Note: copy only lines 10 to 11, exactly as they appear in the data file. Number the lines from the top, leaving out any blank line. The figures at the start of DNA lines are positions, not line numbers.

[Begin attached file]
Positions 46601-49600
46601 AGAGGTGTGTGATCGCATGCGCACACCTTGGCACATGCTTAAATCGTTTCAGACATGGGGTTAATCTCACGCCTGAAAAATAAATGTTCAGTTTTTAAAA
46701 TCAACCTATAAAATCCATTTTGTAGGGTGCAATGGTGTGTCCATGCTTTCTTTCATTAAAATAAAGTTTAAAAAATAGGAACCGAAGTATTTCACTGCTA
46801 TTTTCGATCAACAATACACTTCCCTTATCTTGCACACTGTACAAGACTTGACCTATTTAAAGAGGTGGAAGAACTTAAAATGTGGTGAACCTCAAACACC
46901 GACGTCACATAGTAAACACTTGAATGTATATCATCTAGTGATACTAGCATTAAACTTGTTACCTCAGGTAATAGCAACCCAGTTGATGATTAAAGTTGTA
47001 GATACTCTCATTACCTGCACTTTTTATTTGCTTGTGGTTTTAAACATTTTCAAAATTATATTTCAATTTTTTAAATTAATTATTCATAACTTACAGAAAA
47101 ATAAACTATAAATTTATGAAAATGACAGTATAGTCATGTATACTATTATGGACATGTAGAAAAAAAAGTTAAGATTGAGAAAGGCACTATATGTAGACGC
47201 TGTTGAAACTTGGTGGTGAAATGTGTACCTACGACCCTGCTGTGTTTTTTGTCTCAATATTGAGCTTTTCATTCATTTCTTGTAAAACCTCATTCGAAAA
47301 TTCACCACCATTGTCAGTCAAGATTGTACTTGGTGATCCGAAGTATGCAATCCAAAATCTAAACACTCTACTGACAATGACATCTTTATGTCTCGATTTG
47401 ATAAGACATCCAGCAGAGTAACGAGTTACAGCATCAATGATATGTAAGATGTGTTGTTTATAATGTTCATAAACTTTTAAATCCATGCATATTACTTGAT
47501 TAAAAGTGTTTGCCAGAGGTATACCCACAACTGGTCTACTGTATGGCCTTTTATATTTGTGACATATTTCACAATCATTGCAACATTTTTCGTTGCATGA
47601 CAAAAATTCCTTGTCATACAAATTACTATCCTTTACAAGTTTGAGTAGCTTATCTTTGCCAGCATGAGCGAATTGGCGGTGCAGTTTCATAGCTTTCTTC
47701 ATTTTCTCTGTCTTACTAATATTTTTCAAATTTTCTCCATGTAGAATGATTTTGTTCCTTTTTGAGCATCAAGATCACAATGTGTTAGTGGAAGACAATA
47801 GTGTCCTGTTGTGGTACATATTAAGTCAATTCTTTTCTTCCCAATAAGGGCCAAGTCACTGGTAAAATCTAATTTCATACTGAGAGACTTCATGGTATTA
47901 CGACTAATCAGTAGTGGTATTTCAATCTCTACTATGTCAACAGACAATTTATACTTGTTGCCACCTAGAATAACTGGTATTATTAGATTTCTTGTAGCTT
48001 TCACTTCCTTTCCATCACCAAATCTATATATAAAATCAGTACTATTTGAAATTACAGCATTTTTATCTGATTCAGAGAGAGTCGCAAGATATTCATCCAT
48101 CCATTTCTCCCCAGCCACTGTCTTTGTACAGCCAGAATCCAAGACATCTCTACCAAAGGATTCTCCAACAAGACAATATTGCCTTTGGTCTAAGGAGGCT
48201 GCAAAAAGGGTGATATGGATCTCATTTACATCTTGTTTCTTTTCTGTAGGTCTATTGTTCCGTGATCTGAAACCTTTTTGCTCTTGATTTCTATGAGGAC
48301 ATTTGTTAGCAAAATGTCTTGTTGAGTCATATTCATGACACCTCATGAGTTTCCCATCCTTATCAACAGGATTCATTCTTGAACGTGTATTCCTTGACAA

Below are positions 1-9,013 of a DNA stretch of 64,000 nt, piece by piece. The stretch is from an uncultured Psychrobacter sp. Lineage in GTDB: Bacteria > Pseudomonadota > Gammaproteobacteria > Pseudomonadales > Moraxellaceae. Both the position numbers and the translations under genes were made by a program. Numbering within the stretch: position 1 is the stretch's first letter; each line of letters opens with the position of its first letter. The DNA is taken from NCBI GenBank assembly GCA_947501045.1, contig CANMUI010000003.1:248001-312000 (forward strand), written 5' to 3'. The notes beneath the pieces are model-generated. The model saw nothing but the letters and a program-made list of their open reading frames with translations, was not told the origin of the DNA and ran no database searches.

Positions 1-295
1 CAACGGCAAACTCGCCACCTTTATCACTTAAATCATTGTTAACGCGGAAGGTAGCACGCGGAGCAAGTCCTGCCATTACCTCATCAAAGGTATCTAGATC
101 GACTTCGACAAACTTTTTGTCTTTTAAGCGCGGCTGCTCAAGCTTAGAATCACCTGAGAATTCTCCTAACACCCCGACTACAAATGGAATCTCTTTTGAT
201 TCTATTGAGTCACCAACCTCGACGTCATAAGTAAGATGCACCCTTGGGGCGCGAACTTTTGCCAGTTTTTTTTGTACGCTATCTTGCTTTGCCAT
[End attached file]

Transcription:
47401 ATAAGACATCCAGCAGAGTAACGAGTTACAGCATCAATGATATGTAAGATGTGTTGTTTATAATGTTCATAAACTTTTAAATCCATGCATATTACTTGAT
47501 TAAAAGTGTTTGCCAGAGGTATACCCACAACTGGTCTACTGTATGGCCTTTTATATTTGTGACATATTTCACAATCATTGCAACATTTTTCGTTGCATGA